Car Repossession for Dummies

Given the dwindling state of the economy, foreclosures and car repossessions are rampant. However, few people understand how car repossession works, or how it affects their credit score. It is important to understand that the repossession of a vehicle has a long standing impact on future auto loans for the borrower.

What is Auto Repossession?

Like any other form of borrowing that involves a collateral asset, the car is mortgaged with the lender for the duration of the loan term. If the borrower cannot meet his debt obligations and defaults on his repayments, the lender reserves the right to repossess the vehicle and sell it to recover the money borrowed by the owner of the vehicle.

The Impact of Defaulting on Debts

Contrary to what most people assume, a car is not just repossessed when the owner defaults on his or her auto loans. If an individual has borrowed money to purchase another asset from the same lending establishment or even a personal loan, the lender may repossess the vehicle for default on any of these loans. Alternatively, the court may also permit a lender to repossess all of the assets of a borrower including any vehicles.

When Can a Lender Legally Repossess a Vehicle?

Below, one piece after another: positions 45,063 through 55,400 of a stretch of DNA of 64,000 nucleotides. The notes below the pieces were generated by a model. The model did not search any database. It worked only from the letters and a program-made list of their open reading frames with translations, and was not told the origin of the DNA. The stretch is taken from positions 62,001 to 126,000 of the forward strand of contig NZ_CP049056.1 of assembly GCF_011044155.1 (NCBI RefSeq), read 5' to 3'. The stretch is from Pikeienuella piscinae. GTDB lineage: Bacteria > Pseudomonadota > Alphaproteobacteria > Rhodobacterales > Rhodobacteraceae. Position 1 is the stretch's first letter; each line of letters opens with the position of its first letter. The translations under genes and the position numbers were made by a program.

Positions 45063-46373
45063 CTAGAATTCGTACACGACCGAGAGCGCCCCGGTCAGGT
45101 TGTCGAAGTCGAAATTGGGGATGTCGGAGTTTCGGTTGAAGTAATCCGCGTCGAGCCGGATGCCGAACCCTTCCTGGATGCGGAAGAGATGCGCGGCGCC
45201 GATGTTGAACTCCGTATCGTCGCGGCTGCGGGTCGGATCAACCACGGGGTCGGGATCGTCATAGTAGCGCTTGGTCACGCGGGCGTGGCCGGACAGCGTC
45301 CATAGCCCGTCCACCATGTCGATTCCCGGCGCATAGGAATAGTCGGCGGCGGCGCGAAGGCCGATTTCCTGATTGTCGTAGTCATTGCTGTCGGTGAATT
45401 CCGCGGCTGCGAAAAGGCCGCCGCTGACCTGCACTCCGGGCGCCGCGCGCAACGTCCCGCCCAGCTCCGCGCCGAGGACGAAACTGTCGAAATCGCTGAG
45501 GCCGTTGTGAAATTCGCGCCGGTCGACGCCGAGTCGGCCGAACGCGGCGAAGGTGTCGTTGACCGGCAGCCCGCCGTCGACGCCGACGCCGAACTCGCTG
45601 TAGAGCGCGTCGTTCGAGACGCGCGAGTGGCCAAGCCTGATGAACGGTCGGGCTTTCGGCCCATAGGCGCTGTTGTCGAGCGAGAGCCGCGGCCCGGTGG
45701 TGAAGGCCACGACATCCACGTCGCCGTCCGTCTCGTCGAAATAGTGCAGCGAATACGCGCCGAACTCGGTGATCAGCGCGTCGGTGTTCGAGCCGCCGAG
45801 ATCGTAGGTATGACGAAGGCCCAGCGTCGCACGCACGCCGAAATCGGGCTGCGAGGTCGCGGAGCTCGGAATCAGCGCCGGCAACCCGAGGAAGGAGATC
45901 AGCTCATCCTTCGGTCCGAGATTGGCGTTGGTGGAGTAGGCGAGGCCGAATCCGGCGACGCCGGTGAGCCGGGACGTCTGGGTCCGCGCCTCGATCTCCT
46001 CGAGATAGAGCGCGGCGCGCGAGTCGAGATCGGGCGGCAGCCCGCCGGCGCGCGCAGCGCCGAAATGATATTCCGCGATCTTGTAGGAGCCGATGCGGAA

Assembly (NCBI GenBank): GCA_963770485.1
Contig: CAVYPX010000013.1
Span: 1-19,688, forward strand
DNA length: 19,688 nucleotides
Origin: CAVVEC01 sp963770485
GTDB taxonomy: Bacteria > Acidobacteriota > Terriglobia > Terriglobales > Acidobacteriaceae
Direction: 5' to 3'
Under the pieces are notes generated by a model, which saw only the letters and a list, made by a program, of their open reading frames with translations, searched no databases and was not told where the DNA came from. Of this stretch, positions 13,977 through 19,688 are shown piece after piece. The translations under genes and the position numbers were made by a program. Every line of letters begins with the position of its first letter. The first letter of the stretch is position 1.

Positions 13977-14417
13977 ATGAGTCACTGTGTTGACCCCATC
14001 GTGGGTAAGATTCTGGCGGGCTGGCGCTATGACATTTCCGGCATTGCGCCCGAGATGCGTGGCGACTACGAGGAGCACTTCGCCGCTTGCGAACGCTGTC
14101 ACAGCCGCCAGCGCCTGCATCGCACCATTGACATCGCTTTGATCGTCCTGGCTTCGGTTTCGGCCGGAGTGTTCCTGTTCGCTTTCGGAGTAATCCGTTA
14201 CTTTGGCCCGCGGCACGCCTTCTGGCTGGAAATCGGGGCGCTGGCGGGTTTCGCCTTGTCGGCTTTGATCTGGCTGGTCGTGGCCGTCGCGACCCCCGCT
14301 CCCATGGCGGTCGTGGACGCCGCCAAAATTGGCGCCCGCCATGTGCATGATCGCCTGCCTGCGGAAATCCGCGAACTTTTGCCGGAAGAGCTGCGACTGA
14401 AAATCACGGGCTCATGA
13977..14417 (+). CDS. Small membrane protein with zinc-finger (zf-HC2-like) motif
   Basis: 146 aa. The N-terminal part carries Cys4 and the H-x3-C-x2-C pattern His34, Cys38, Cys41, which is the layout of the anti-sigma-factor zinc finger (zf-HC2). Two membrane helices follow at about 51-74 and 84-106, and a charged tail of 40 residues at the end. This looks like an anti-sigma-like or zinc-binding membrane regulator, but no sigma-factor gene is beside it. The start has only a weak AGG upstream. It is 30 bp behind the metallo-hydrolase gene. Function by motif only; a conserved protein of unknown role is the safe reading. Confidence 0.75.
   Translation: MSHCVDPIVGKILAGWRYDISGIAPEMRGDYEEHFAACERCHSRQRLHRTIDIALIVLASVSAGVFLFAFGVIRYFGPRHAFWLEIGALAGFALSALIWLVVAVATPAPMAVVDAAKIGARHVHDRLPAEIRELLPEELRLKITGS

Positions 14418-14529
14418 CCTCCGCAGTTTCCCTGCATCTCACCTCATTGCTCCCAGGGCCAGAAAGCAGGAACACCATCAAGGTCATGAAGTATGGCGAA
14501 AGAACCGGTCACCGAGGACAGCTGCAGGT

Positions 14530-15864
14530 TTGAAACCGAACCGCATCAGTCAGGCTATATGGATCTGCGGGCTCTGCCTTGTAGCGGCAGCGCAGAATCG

By law, the lender is required to send three notices over a duration of 30 to 90 days. It varies depending on the state where you live. If the client does not respond to any of these notices, the lender can initiate the vehicle repossession procedures. It is highly recommended that you should reply to any notices you receive from the lender. This can help avoid severe punitive actions such as auto repossession.

How is a Vehicle Repossessed?

If the lender does not receive a response, the financial establishment will simply hire a company with a tow truck to repossess the vehicle from the borrower's residence. Some lenders may send a lending agent to the borrower's home to give the borrower a chance to make payments on the vehicle prior to repossession.

Outstanding Loan Balance

Repossession of the vehicle does not exonerate the borrower from their debt obligations. If the vehicle fetches the entire loan amount on the auction block, the borrower does not have to meet the outstanding loan balance. In most cases, the selling price will be lower than the loan amount, so the borrower will still be responsible for making payments on the unpaid balance of the loan.

Impact of Car Repossession on Credit Scores

Car repossession has a long standing negative impact on the credit rating of an individual. While there isn't any way to determine the exact number of points that will be deducted from the credit score, the borrower's credit rating will be impacted for as long as 7 to 10 years. If there is an outstanding debt after vehicle repossession, this will further damage the credit score, and this issue will be further compounded if there is a legal judgment in the matter.

It is possible to avoid vehicle repossession and the consequent impact on your credit score. There are ways to avoid repossession even for people who cannot meet their debt obligations. Ideally, it is best to get in touch with the lender and explain your situation before the automobile is repossessed.